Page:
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An authenticator is a way to prove to a computer system that you really are who you are (called authentication). It is either:

  • A piece of data (often called a token) that you got from the last place where you proved who you are (to save you, or the software, the hassle of logging in again).
  • A program, usually running somewhere on the computer network, that takes care of authentication.

Authenticator tokens are common when one program needs to authenticate itself to a larger server or cloud repeatedly. For instance, you (the human) might sign on to a secure website with your name and password, after which you can surf around inside the secure server, visiting different web pages. Every time you move to a new page, however, the server must believe that you are the same person who originally signed in (otherwise it will refuse). Your browser keeps an authenticator token, which it sends upon every page request (often as a browser cookie), that does this.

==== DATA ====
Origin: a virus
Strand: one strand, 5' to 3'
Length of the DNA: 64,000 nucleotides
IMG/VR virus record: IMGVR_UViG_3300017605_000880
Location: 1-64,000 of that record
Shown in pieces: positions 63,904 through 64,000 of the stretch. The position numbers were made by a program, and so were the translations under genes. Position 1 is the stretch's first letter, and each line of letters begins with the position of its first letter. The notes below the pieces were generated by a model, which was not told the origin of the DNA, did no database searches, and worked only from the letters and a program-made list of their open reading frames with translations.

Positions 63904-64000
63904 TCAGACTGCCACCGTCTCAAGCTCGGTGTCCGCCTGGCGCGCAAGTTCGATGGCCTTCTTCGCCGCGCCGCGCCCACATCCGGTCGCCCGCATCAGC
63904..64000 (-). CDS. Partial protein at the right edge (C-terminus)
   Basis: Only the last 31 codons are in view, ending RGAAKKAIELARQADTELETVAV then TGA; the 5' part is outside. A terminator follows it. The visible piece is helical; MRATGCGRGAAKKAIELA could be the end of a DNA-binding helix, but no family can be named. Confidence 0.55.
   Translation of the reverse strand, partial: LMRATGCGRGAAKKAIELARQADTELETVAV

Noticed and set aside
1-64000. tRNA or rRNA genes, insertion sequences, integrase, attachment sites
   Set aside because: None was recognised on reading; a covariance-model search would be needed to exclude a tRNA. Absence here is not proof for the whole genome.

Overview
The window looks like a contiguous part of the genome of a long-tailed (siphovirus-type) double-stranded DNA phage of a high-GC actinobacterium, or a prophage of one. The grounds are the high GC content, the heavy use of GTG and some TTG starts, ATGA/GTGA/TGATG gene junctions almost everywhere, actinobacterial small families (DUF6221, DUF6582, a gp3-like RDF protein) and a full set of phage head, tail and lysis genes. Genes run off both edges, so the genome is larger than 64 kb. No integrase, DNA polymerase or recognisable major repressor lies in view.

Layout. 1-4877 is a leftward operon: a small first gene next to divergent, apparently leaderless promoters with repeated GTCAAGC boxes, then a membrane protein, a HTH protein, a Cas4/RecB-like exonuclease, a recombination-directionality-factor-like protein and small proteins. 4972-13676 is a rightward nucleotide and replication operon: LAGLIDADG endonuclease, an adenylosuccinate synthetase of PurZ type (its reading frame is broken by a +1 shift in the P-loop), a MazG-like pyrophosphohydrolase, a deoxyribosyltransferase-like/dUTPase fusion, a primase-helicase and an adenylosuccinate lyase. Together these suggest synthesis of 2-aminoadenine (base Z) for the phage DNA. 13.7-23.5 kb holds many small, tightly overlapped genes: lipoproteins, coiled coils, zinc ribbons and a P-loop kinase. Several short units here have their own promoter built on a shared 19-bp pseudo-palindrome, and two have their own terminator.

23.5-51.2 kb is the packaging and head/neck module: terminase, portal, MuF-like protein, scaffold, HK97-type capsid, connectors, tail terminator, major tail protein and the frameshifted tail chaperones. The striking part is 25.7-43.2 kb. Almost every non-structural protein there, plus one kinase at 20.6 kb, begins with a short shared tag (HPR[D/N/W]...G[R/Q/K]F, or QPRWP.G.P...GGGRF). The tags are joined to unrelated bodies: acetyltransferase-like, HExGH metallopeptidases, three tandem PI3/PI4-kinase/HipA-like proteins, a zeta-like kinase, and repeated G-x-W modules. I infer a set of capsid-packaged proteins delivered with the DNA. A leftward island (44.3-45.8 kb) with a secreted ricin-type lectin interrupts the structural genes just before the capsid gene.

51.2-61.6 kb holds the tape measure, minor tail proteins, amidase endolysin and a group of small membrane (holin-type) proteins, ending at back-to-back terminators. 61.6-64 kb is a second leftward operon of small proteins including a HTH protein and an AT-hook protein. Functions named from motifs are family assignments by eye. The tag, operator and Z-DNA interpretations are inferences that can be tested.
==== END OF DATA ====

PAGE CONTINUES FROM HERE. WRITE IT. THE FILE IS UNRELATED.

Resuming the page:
More complex situations might involve a program that runs automatically (say, at 4:00am every morning) that similarly requires authentication to get at the data it needs, but there's no human around to log in for them. An authenticator token must be prepared in advance that this program uses. Ultimately, some human must authenticate to create such a token.

  • In INFOSEC, authenticators are means used to confirm the identity or eligibility of a station, originator, or individual.
  • In IEEE 802.1X, an authenticator is an entity at one end of a point-to-point LAN segment that facilitates authentication of the entity attached to the other end of that link. In practice, the authenticator is usually a network switch or wireless access point that serves as the point of connection for computers joining the network. The authenticator receives connection requests from a supplicant on the connecting computer.